This is the first version of a larger project that I’ve been working on in my spare time to create a dataset of the guests, songs, books, and luxuries on the long-running BBC radio program Desert Island Discs (https://www.bbc.co.uk/programmes/b006qnmr, https://en.wikipedia.org/wiki/Desert_Island_Discs). Originally, I began with data gathered by webscraping with Python for the Guardian’s Datablog in November 2011 (https://www.theguardian.com/tv-and-radio/datablog/2010/nov/11/desert-island-discs-radio4).
However, I knew that that version of the dataset was incomplete and had errors. In addition to wanting to develop a more complete version of the dataset (encompassing as much info as possible from the eight decades that Desert Island Discs has been on the air), I wanted to add information that would make it possible to ask other sorts of questions, for example, about the gender balance of the program, and the different roles of people who have been invited onto the show.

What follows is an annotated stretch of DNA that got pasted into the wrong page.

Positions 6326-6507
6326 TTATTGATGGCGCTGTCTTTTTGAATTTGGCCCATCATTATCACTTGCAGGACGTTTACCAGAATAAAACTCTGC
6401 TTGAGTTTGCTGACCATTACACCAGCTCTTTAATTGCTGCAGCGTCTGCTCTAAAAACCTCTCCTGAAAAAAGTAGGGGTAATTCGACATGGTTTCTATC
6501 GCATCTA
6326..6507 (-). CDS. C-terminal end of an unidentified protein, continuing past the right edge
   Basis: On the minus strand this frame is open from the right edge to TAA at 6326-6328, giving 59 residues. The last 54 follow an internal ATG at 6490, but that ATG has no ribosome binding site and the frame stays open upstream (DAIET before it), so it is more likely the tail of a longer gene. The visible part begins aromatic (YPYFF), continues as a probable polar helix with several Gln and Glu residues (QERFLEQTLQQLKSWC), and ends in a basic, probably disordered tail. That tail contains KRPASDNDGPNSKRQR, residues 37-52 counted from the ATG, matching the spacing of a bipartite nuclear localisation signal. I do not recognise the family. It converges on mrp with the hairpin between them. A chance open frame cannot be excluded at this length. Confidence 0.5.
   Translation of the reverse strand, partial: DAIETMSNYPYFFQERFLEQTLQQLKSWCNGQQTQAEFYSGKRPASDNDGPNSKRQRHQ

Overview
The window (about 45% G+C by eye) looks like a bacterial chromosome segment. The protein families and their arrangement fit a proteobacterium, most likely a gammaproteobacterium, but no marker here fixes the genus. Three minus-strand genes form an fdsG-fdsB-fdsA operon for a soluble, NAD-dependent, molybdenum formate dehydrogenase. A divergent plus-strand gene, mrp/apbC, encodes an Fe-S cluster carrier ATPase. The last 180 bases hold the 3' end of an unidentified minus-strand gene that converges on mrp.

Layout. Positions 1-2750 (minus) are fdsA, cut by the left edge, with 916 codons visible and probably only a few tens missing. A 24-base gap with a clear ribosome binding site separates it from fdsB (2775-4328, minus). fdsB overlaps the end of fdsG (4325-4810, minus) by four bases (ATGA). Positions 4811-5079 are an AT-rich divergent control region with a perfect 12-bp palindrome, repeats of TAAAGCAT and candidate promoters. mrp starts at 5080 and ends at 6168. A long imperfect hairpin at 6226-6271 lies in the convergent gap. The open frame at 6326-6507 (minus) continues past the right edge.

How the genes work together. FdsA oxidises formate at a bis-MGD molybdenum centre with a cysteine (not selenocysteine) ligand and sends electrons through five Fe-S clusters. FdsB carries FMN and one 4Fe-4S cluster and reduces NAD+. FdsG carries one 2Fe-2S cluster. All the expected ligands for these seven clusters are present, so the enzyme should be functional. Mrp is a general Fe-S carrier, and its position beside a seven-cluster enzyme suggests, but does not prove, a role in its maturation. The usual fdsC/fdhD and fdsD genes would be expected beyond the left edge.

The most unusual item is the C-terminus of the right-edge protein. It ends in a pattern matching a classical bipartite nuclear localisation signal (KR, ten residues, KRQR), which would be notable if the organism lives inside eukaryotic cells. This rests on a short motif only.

To that end, I have modified the original Guardian spreadsheet by adding columns for gender, role, and for composer, as well as for performer. To create the information within these columns, I drew on info from the BBC Desert Island Discs website. In particular, for “role”, I was drawing on the short description used in the archives of the program by date (https://www.bbc.co.uk/programmes/b006qnmr/broadcasts/2001/12) — chiefly because the description (“Sue Lawley’s castaway is TV chef Jamie Oliver”) is what I have heard used on BBC 4 to announce and promote the program; so that label is an indication of what the BBC has seen as a legible and meaningful identity for each guest. It should be said that I see this as a dataset about the BBC program, and the choices its creators have made. It is certainly a better representation of the BBC and its choices, more than it is a complete representation of any of the guests themselves.